PS: Those readers already sickened by Fleet’s activities will shudder to realise that a second series will run from September to November.

20th June 1980

If there were stunned gasps throughout the nation that two of our leading soft-porn merchants had been included in the Queen’s Birthday Honours List – ‘Sir’ Larry Lamb and Lord ‘Fingers’ – these were not reflected in the popular press.

The only paper to comment adversely on this day of shame was the Guardian, which dug up a 1977 Daily Getsworse leader which pontificated:

‘What is the point of honouring an outstanding citizen … if in the end he is to be put on the same list as a lot of time-serving political hacks, old mates of whoever happens to be Prime Minister and a retinue of comedians and actors … the only way of putting the system on a morally sound footing is to take it away from 10 Downing Street’.

They also found a 1978 leader in The Sun which said:

‘This paper has never had much time for the boring farce of buttons  and bows and garters and knightly nonentities … If there have to be honours, let them go to the hundreds of deserving little men and little women. People who have never been nearer Number Ten than an No 10 bus.’

Fine words – and complete humbug. Matthews and Lamb take their line straight from Number Ten. That is why these two sleazy men now roost uneasily on the Queen’s Birthday Honours List. 

Ever since he bought Express Newspapers Matthews, has done everything possible to secure an honour. He will make his own papers stand on their heads just to please Mrs Thatcher.

On 31 May, after the Common Market deal, the Getsworse said: ‘The kind of provisional deal brought back by Lord Carrington and Peter Walker is worse than no deal at all … This is totally unacceptable.’

On 3 June this message was repeated in the same leader column: ‘Britain is still losing … the fight for a fair deal must go on … Britain is the net loser.’

Next day, after Mrs T had spoken to Matthews, a new view was printed: ‘She [Mrs Thatcher] has achieved a better deal for Britain than ever before. Certainly better than anything achieved by her Labour critics.’

There is also the Tory Employment Bill. Minister James Prior is pilloried in the Getsworse as ‘Pussyfoot Prior’ because of his relations with the unions. This is encouraged by Mrs Thatcher in her conversations with Matthews.

Matthews also creeps to the Royal Family. He kept on ludicrous Jocelyn Stevens for this reason – the then Mrs Stevens was a Lady-in-Waiting to Yvonne [Princess Margaret].

Once the absurd Sir Jonah Junor said in his Sunday Express column that Prince Philip should keep his nose out of public affairs. After a word from Fingers, Sir Jonah grovelled and printed an item praising the ignorant consort.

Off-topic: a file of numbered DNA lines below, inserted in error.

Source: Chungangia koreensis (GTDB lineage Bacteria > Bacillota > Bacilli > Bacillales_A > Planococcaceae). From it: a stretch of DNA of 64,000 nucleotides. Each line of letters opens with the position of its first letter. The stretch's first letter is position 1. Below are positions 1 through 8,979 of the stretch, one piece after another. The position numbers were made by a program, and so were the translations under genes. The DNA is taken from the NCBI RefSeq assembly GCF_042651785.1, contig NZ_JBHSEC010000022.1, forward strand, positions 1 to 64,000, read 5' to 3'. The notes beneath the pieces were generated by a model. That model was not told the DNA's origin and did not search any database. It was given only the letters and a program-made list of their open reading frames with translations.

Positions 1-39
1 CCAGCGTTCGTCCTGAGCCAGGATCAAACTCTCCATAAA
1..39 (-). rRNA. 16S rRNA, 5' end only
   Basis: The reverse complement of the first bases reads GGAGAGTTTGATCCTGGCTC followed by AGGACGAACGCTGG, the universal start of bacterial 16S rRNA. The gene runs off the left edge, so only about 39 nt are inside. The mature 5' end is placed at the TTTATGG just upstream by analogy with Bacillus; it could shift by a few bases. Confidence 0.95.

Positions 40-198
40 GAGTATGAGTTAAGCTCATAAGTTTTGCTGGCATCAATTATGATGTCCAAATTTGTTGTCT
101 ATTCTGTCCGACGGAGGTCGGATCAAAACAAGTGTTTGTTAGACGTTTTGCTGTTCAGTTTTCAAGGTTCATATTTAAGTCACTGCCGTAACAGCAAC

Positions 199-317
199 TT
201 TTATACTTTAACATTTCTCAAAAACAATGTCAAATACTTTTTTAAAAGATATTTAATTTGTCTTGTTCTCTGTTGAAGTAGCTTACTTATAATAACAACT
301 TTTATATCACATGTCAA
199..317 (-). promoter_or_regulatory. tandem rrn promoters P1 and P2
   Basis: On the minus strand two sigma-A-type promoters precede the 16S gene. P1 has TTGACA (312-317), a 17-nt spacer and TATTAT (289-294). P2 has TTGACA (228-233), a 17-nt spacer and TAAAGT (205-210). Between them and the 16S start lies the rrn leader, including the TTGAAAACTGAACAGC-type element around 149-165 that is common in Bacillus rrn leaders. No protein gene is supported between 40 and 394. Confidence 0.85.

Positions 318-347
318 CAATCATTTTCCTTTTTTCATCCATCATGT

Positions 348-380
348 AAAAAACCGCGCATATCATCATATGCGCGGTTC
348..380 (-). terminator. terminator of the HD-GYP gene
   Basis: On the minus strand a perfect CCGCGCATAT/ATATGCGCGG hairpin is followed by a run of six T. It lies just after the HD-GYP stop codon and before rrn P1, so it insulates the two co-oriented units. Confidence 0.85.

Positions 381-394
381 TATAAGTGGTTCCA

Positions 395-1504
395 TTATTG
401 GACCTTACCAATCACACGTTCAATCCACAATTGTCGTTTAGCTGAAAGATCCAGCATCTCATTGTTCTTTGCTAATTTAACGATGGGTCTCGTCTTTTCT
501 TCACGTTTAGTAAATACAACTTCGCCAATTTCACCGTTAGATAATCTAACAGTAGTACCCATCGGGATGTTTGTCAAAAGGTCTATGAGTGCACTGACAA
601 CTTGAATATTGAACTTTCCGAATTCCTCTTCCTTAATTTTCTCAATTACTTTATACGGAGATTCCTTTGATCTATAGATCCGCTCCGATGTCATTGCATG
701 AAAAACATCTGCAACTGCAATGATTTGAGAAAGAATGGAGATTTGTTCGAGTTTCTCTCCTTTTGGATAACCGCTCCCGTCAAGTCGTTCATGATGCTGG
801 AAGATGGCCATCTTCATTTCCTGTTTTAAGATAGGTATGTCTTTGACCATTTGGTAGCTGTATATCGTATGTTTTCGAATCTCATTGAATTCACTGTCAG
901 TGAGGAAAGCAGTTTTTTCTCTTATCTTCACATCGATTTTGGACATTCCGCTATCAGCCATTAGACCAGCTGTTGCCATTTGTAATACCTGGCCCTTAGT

Lamb is just a political toady and not worth mentioning. But Fingers has been a Tory paymaster for years. He donates £20,000 of Trafalgar House gold each year to the Tories. He has also enlisted the financial assistance of other tycoons.

His Sunday Getsworse, under the doddering command of ageing sycophant Sir Jonah Junor, describes Mrs Thatcher as ‘the greatest peacetime Prime Minister’.

The Daily Getsworse takes much the same line, and even the Daily Smut – grudgingly allowed to support Labour after the last election, in the belief that this would boost circulation – is not allowed to attack Mrs Thatcher.

DRONE NOTE: Larry Lamb was then editor of The Sun and later took the helm at the Daily Express

4th July 1980


Massed ranks of hacks gathered at the Getsworse to debate their 40 per cent wage claim in the wake of their paper’s risible ‘Let’s All Work Harder’ campaign.

Up jumped Jimmy Murray, the Mussolini lookalike who writes TV paragraphs.

‘Would it not be a good idea,’ he cried, ‘to send a note of congratulations to Chairman Matthews on the occasion of his peerage?’

This produced a howl of laughter, much to Murray’s chagrin.

Then a loud voice (whose famous owner will not be identified if he sends Grovel a fiver) cried: ‘Why don’t we send him a bag of whelks?’

Collapse of meeting.


‘Sir’ Larry Lamb, editor of the Tit & Bum Sun newspaper, is as obsequious to his employer the Dirty Digger as he is to Mrs Thatcher.

I once witnessed a curious scene in a London restaurant. The Lambs were waiting nervously at a table.

Then the Digger entered the restaurant. When Lamb saw his boss hovering into view he seized a napkin and began to plush his shoes.

18th July 1980

Street of Shame

Every week a dapper, cigar-smoking figure enters Chateau Despair in Fleet Street and ascends to the third-floor office of Express chairman Lord Whelks.

He is Gordon Reece, Margaret Thatcher’s special PR man, the ‘image’ expert who advised her to lower her hair and her voice.

‘Eminence Reece’ gives Whelks what is called a 'special briefing' on events of the day.

What this means is he points out what Margaret Thatcher wishes the Getsworse to say.

Whelks digests this and afterwards instructs his ‘editor’ Arthur Firth and the two leader-writers – the tired Michael Harrington and Keith Raffan, a former Tory political candidate who once stripped off during a general election to become one of the Sun’s Daily Males.

‘Grease’ has also been lurking in Bouverie Street, home of The Sun and ‘Sir’ Larry Lamb – another of Mrs T’s sleazy new noblemen.

1st August 1980


Sir Jonah Junor tells me he had a hard time getting a peerage for Lord Whelks.

When he first put the name up to Sir Trevor Evans, who runs the Fleet Street honours-vetting committee, and it was forwarded to Mrs T, Maggie crossed the name off and replaced it with his own.